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Mobile learning works for younger employees

Mobile learning solutions allow a company to cater its training programs to meet the needs of millennial workers.

The eLearning space is constantly evolving. From the earliest days of massive open online courses, to the booming industry of today that takes advantage of the latest technology, eLearning is adapting at a rapid pace.

The newest advances in the industry are coming from the mobile learning sector - one with a predicted compound annual growth rate of 18 percent over the next five years, according to eLearning Industry, and will be worth $12.2 billion in 2017.

This type of learning is taking over all facets of the eLearning space, from students in middle school all the way up to the highest levels of corporate training. This growth in mobile learning has been spurred by several factors: the ubiquity of cell phones and wireless networks, and the comfort and ease with which younger people use technology in their daily lives.

Mobile learning is especially important in the corporate training world, as companies have to face the realities of the millennial generation. Millennial workers are the largest generation in the workforce as of 2015 according to a study by Elance-oDesk, and as a result, businesses need to start catering to them in order to successfully recruit and retain talent.

The next generation of training will take place on smartphones.
The next generation of training will take place on smartphones.

Mobile learning is easy to grasp
The principles of mobile learning course design call for small, bite-sized chunks of information broken up into distinct lessons, instead of the more traditional approach of giving a learner large volumes of content at one time.

This is done so that the courses can be successfully completed on a mobile device in settings outside of the classroom. Short bursts of information can be disseminated to a learner while they are on the bus on the way to the office, or in-between meetings during their workday. But that short style has another benefit: Students finish courses faster and retain more of the information from bite-sized learning, according to eLearning Industry.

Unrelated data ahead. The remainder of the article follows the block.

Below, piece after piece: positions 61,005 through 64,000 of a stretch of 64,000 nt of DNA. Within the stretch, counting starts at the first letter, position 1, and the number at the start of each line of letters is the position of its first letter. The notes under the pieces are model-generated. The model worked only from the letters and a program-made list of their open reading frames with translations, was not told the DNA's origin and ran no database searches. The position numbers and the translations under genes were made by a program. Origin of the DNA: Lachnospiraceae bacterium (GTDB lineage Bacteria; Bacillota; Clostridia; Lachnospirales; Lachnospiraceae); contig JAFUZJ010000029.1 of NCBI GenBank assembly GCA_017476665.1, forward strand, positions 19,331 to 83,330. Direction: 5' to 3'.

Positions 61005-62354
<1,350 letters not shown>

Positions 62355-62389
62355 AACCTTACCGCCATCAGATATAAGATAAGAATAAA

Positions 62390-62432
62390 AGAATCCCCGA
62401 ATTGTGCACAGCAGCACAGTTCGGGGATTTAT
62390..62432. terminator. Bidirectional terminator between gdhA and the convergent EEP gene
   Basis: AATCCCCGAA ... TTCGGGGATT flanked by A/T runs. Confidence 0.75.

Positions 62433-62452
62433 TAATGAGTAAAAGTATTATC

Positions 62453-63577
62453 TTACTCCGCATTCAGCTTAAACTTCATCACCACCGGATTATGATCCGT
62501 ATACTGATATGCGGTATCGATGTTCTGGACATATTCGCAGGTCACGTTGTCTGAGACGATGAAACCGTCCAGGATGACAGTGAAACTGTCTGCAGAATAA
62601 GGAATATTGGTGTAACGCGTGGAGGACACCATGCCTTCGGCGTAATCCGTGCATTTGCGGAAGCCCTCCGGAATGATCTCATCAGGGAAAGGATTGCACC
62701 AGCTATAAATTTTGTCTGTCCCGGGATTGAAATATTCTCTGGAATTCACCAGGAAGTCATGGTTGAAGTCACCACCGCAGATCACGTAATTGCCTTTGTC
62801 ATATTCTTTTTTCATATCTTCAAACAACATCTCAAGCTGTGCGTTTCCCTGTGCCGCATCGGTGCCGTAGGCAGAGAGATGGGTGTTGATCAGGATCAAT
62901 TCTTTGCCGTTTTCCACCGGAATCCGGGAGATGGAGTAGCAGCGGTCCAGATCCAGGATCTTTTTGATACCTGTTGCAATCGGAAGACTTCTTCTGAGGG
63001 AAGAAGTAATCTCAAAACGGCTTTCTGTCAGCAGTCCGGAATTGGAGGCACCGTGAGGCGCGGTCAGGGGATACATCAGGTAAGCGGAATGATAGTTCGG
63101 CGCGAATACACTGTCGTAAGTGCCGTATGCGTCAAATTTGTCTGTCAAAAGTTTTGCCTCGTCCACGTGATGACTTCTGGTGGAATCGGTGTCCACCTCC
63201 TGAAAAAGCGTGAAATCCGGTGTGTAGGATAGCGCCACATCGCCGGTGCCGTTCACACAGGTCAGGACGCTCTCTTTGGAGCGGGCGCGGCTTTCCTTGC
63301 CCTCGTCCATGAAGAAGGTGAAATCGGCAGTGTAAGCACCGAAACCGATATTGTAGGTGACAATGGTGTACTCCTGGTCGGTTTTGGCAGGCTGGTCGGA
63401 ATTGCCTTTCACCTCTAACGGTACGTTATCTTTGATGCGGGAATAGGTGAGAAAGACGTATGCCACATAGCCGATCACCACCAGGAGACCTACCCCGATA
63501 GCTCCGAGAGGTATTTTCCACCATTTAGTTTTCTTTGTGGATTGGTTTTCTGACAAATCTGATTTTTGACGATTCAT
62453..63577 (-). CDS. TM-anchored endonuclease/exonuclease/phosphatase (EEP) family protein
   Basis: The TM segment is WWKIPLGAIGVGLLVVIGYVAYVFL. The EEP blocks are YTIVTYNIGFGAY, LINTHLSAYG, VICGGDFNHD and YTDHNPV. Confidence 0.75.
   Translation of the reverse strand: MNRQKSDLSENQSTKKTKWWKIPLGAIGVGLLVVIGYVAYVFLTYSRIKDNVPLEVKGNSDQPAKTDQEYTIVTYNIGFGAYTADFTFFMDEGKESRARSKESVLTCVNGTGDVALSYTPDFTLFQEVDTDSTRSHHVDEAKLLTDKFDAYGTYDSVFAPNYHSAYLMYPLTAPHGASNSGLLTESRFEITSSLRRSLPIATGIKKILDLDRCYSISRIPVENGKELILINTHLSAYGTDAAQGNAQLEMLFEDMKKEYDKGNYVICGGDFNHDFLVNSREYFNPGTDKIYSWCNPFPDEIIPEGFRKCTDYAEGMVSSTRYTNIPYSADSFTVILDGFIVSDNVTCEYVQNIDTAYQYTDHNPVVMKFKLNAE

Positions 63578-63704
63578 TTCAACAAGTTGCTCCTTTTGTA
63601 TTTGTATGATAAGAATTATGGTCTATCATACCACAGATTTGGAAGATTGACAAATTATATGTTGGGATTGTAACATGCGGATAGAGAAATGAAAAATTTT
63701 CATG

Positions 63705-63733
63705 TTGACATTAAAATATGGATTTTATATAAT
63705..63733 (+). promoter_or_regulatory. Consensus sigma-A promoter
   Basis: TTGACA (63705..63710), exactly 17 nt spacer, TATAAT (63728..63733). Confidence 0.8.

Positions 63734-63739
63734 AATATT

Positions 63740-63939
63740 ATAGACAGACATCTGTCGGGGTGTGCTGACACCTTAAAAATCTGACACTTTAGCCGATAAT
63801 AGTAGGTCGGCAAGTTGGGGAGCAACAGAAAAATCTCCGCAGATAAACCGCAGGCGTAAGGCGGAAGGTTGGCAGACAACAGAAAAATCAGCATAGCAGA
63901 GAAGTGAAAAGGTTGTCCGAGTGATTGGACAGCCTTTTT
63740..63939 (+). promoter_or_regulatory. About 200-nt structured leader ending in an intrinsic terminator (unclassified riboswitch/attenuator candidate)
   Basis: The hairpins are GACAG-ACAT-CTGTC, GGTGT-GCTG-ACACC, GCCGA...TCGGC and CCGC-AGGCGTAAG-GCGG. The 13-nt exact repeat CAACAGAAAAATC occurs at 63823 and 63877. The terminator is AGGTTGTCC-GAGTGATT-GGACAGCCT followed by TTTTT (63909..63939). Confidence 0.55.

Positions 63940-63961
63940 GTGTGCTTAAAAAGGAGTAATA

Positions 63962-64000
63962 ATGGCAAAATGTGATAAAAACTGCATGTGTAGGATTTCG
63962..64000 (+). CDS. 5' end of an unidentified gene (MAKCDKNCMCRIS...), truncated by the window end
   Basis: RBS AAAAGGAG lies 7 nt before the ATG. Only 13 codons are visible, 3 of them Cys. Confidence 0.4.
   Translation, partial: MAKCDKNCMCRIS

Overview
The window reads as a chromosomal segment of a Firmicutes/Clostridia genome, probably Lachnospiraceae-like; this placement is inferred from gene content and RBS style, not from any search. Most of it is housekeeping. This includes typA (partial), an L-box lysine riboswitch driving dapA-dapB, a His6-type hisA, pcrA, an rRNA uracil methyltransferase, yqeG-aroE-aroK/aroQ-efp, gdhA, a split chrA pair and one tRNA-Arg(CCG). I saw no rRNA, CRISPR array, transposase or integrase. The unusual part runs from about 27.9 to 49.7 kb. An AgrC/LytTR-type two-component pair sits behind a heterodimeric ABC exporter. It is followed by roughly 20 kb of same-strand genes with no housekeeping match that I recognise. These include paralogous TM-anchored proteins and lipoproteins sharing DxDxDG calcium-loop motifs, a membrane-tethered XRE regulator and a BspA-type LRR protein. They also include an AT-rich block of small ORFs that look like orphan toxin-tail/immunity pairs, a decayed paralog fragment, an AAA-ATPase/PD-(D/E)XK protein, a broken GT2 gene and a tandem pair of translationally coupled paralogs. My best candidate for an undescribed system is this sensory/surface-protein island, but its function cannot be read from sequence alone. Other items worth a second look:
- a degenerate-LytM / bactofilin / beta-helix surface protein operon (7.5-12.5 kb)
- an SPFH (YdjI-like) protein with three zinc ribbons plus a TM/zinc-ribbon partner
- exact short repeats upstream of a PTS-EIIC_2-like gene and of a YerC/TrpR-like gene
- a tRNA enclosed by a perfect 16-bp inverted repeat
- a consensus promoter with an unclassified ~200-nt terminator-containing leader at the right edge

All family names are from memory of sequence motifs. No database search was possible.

The short duration segments, generally covering a single topic, are simple to understand and easily processed into the learner's long-term memory. This means that users of mobile learning will grasp the concepts more quickly, and with better recall.

Mobile learning is diverse
Students of mobile classes are learning in a variety of different ways. Traditional learning is composed primarily of lecture, with testing at various intervals to check that students are retaining the information. In mobile learning, that paradigm is thrown out and replaced with all kinds of different course methods.

Mobile course designs delivered on cell phones often feature videos, puzzles, quizzes, animations and audio descriptions. They are more interactive and diverse, which is important for educating a millennial workforce.

Millennials have been around technology since they were born, and as a result, their attention span is shortened. A Microsoft study found that the average human attention span is now just eight seconds, so offering diverse and interesting coursework is imperative to keeping a new-age learner focused on the material at hand.

The millennial generation provides its own challenges and difficulties to companies that employ them. Businesses need to find a way to reach younger workers and help them to become important parts of the workforce - and mobile learning can provide an avenue to train and retain younger workers that is effective and cheap.

Corporate Learning & Performance

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